On Aug. 29 and 31, Georgetown University Men’s Rugby Football Club hosted two coaches, Grant Keenan and Tony Flay, from the most successful rugby team in New Zealand: The Crusaders. The team, based out of Christchurch, has won 12 Super League titles, the most in the competition’s history, including the past two tournaments. At the upcoming Rugby World Cup next month, eight members of New Zealand’s national team, the iconic All Blacks, are current Crusaders players. Such high-caliber coaching may seem out of place with men’s rugby, which is only a club sport at Georgetown, but the team’s classification belies just how successful it has been in recent years.
Despite its club status, the rugby team represents the University at varsity level competing in Division II of the National Collegiate Rugby Mid-Atlantic Rugby Conference. The team is only allocated two training slots a week by the university at one hour and thirty minutes each and encounters constant challenges, ranging from a lack of consistent travel vehicles to floodlights going off mid-practice. Regardless, Club Rugby has enjoyed major success in recent years, including multiple conference titles and a national championship semifinal.
For Georgetown men’s club rugby head coach Arno van der Spek, who is entering his tenth year at the team’s helm, the honor of hosting world-class coaches cannot be understated.
“For us, it’s immense, right? Stuff gets stale quickly, trends change, so we need to keep up with it and learning from the best with these guys, it’s a great asset,” van der Spek said in an interview with The Hoya.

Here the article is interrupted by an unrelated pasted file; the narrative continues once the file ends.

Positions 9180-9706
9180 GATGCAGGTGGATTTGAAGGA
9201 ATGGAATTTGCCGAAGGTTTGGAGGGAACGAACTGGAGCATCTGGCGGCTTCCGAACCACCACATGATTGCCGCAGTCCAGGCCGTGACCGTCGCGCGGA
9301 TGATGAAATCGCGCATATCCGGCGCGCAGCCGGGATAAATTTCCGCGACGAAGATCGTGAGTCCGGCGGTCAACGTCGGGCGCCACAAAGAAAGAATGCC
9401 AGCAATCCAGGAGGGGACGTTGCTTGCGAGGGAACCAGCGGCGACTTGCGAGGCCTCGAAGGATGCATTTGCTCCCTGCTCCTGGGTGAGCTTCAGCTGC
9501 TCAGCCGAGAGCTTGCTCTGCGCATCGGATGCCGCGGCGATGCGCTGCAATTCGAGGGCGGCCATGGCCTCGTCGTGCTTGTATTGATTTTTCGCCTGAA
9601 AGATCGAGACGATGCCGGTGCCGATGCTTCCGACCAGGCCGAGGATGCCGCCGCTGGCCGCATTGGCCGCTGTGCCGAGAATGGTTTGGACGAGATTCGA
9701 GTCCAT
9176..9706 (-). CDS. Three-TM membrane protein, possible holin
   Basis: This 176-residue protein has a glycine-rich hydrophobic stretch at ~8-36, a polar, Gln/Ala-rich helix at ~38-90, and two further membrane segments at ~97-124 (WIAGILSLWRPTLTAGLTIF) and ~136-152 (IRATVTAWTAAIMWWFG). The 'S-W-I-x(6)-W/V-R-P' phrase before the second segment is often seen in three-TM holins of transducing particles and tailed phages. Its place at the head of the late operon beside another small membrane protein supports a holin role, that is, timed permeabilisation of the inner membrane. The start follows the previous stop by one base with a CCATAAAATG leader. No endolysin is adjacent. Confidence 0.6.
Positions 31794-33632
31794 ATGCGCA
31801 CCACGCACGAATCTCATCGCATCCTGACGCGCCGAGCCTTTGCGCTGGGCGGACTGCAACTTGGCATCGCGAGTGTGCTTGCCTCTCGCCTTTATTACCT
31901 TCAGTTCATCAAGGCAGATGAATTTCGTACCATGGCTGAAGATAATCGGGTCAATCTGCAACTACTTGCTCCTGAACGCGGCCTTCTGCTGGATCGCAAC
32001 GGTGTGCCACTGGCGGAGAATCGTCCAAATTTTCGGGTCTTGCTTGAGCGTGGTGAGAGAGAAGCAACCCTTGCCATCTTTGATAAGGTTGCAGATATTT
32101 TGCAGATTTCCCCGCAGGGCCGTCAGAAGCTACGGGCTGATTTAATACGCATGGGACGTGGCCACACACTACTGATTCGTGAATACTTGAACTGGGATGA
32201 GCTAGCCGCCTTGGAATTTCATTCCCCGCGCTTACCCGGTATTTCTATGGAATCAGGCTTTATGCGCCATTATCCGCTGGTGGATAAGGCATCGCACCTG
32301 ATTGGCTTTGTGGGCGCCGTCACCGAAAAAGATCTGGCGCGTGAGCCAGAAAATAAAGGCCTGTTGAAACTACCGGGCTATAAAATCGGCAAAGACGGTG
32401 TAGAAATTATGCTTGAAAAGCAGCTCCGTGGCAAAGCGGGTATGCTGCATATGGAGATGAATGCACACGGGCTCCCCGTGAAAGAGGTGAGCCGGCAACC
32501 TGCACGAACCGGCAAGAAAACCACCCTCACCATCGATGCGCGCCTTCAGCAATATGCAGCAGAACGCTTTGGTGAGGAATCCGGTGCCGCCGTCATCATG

The week with the Crusaders’ coaches was a perfect introduction to those in the squad new to rugby while still providing valuable lessons for the more experienced players. Flay, a former New Zealand youth international and USA national team player, and Keenan, head of Crusaders International Academy and USA national team skills coach, lent their years of expertise by leading a mix of drills focused on fundamentals as well as coaching attacking and defensive shape.
Both emphasized that success most often stems from having a good club off the field as well as a good team on it.
“The game of rugby and in any sport, is not on the field; it’s off the field. It’s the camaraderie that you create with each other,” Keenan said.
Keenan, also a coach with the 2017 Women’s World Cup-winning ‘Black Ferns’, has consistently maintained certain values in the teams he’s overseen.
“We were well connected as a team and we cared for each other and those two words are very important, care and connection, and I think when you’ve got those in your environment, you’re on your way to creating a very good team,” Keenan said in an interview with The Hoya.
Georgetown men’s club rugby captain Kurt Jensen (CAS ’24) emphasized the value of the coaches’ decades of rugby coaching and playing experience to Georgetown’s team going forward.
“Professional clinics like these are critical to our growth and development as a club as we continue to compete for a national championship,” Jensen wrote in a message to The Hoya.
Club rugby took its newfound knowledge from the first two training sessions with Flay and Keenan into its opening preseason tournament on September 2nd, where they emerged victorious against James Madison University 38-19, Hampton-Sydney College 10-0 and George Mason University 50-15. Its first game of the season will be at home to Drexel on September 16.